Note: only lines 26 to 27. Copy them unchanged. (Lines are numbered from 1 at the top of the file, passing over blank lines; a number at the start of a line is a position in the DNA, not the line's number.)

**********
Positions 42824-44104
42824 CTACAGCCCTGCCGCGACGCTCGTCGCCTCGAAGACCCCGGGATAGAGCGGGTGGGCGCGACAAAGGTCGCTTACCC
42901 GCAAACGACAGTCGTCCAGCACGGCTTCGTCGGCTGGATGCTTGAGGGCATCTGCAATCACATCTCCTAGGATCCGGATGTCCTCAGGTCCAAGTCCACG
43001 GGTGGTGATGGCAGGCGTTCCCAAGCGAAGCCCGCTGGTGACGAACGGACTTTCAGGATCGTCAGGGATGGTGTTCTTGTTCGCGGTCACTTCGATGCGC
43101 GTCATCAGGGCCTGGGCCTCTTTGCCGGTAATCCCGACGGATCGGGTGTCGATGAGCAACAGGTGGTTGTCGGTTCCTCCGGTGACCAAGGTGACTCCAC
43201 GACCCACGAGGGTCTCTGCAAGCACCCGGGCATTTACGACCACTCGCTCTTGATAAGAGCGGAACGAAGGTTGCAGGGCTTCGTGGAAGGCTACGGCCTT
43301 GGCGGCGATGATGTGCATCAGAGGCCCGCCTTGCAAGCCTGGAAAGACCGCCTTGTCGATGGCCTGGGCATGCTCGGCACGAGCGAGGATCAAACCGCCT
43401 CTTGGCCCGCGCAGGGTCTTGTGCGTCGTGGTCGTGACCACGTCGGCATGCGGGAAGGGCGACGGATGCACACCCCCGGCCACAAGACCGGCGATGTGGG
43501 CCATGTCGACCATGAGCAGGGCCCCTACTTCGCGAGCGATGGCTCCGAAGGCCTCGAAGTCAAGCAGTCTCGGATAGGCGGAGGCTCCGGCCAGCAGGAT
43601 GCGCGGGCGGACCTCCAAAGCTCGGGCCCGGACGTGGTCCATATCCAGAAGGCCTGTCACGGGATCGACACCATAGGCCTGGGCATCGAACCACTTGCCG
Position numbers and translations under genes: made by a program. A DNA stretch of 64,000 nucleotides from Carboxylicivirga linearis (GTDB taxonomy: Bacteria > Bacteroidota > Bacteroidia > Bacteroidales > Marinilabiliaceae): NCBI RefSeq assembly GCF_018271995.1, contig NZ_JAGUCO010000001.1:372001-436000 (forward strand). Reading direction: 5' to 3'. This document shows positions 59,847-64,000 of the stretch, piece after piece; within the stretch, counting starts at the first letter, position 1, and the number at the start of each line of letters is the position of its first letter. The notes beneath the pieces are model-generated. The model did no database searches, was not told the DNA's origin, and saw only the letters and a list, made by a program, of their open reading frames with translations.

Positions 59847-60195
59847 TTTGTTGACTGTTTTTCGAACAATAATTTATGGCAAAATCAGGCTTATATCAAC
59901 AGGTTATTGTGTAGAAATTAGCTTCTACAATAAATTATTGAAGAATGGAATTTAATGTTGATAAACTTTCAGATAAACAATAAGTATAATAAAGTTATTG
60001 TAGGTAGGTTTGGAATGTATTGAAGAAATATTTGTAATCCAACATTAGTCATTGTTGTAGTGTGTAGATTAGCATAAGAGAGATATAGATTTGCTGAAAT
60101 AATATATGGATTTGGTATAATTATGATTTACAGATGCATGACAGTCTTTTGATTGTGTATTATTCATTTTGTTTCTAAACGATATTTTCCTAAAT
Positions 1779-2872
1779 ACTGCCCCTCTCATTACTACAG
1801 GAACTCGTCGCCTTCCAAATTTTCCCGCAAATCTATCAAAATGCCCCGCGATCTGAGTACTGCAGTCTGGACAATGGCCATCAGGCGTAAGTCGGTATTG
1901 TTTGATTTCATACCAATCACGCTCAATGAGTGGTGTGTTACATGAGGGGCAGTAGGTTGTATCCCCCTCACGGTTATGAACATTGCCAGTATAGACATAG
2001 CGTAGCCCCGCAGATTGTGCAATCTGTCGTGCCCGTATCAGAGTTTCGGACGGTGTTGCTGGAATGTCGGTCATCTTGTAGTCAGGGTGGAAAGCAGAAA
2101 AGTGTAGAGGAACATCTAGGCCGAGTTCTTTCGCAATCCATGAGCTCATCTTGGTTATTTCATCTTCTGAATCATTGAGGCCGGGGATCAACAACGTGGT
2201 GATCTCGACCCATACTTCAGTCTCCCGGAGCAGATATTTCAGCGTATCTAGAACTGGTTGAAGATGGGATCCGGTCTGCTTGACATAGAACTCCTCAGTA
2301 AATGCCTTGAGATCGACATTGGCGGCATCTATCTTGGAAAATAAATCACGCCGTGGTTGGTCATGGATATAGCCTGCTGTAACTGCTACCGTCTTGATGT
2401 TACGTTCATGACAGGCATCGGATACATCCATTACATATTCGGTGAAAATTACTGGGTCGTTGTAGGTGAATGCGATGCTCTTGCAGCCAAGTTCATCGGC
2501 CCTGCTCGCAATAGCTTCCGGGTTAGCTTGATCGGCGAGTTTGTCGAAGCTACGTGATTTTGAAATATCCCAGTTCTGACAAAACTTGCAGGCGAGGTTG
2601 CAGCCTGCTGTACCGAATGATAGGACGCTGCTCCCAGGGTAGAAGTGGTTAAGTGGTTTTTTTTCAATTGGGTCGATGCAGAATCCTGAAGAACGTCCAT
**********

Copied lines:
2501 CCTGCTCGCAATAGCTTCCGGGTTAGCTTGATCGGCGAGTTTGTCGAAGCTACGTGATTTTGAAATATCCCAGTTCTGACAAAACTTGCAGGCGAGGTTG
2601 CAGCCTGCTGTACCGAATGATAGGACGCTGCTCCCAGGGTAGAAGTGGTTAAGTGGTTTTTTTTCAATTGGGTCGATGCAGAATCCTGAAGAACGTCCAT